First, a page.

The application of evolutionary algorithms (EAs) in multiobjective optimization is currently receiving growing interest from researchers with various backgrounds. Most research in this area has understandably concentrated on the selection stage of EAs, due to the need to integrate vectorial performance measures with the inherently scalar way in which EAs reward individual performance, that is, number of offspring.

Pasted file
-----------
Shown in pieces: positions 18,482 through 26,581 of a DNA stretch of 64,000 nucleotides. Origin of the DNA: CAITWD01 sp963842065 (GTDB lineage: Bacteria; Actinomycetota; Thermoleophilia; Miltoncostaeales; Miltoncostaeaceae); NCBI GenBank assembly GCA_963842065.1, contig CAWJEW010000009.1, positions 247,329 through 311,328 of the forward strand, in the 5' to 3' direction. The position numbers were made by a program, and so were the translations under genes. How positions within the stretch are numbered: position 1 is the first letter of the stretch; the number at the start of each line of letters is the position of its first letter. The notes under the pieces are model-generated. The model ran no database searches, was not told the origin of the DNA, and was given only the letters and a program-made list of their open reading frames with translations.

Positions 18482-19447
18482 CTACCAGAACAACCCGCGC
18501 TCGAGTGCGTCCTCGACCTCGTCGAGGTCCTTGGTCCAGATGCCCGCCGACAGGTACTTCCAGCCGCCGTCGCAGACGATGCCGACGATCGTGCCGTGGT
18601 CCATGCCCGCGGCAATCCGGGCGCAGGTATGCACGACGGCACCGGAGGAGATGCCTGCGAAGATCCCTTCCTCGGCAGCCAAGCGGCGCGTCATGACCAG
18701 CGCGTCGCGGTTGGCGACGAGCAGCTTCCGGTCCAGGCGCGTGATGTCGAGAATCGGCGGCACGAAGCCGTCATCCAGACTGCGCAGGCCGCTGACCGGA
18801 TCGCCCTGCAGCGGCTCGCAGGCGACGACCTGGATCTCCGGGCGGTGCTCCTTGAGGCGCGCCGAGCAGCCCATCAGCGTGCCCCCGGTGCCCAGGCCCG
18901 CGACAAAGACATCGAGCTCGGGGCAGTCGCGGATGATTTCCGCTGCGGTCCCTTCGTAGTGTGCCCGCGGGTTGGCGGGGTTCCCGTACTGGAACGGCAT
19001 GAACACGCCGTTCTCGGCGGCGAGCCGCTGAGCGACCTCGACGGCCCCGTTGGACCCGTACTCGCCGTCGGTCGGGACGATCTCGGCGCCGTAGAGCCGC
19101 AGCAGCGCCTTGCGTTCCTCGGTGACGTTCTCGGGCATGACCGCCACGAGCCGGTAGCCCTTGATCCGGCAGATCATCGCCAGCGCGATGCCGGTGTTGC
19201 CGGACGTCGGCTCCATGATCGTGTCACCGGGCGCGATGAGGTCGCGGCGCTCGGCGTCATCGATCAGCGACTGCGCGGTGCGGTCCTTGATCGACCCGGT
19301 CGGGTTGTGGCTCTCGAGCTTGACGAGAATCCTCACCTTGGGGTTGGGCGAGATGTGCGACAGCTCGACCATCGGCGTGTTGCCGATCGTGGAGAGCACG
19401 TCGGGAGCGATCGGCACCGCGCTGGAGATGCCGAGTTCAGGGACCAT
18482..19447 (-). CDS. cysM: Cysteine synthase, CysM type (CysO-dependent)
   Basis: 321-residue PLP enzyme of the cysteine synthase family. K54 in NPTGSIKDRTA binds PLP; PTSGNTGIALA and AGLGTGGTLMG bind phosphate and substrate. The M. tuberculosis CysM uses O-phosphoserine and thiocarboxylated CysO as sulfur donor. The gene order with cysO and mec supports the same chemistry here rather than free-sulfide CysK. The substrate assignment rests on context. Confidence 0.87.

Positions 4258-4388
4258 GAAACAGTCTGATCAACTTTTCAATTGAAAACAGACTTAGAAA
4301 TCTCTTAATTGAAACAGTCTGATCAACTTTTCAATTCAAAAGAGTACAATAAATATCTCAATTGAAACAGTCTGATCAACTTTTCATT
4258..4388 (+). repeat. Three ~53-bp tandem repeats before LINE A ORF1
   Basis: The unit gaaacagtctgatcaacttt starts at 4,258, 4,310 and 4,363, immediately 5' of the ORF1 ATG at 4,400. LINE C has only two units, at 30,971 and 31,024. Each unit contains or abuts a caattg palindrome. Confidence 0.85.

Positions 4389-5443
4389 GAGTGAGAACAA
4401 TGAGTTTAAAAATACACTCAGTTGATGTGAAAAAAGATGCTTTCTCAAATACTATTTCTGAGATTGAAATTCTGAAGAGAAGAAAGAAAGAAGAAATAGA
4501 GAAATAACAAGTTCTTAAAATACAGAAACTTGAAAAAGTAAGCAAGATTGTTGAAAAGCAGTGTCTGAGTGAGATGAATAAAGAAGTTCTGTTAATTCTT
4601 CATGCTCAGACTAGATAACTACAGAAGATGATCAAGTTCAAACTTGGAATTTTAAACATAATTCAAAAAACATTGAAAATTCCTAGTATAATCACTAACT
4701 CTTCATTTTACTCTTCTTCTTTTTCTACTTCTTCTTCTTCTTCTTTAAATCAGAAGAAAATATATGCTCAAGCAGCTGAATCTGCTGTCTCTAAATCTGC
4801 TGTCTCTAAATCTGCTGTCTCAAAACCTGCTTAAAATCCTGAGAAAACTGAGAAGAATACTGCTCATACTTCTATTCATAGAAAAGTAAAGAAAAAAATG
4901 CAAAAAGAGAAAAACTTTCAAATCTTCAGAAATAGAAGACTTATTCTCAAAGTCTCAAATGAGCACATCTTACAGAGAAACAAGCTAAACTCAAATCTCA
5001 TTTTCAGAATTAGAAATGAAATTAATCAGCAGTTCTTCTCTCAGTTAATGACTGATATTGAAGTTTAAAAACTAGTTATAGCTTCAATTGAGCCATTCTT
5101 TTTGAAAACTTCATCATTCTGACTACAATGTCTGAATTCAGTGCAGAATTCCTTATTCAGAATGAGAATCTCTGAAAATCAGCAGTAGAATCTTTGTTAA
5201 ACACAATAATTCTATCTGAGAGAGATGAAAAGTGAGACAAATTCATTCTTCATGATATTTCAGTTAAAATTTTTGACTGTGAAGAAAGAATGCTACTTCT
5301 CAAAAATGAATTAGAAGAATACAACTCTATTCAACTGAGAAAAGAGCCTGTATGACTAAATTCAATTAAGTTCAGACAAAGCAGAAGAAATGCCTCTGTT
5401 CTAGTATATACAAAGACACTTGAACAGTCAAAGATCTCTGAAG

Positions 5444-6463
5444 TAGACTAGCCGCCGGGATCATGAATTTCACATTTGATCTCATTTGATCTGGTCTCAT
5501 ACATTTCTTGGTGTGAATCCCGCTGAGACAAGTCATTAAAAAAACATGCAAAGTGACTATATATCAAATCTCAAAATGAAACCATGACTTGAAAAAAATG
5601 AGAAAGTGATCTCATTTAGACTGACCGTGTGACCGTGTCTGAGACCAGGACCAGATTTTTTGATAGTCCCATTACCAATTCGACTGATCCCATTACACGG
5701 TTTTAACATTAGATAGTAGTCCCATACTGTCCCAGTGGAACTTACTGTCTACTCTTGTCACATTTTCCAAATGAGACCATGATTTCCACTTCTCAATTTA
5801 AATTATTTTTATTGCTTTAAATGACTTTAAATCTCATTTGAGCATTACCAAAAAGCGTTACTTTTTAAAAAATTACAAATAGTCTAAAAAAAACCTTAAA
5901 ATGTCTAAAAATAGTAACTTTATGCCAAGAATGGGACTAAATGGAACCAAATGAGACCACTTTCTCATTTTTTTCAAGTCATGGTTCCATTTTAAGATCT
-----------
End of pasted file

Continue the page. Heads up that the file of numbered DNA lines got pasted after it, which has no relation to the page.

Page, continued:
In this review, current multiobjective evolutionary approaches are discussed, ranging from the conventional analytical aggregation of the different objectives into a single function to a number of population-based approaches and the more recent ranking schemes based on the definition of Pareto optimality. The sensitivity of different methods to objective scaling and/or possible concavities in the trade-off surface is considered, and related to the (static) fitness landscapes such methods induce on the search space. From the discussion, directions for future research in multiobjective fitness assignment and search strategies are identified, including the incorporation of decision making in the selection procedure, fitness sharing, and adaptive representations.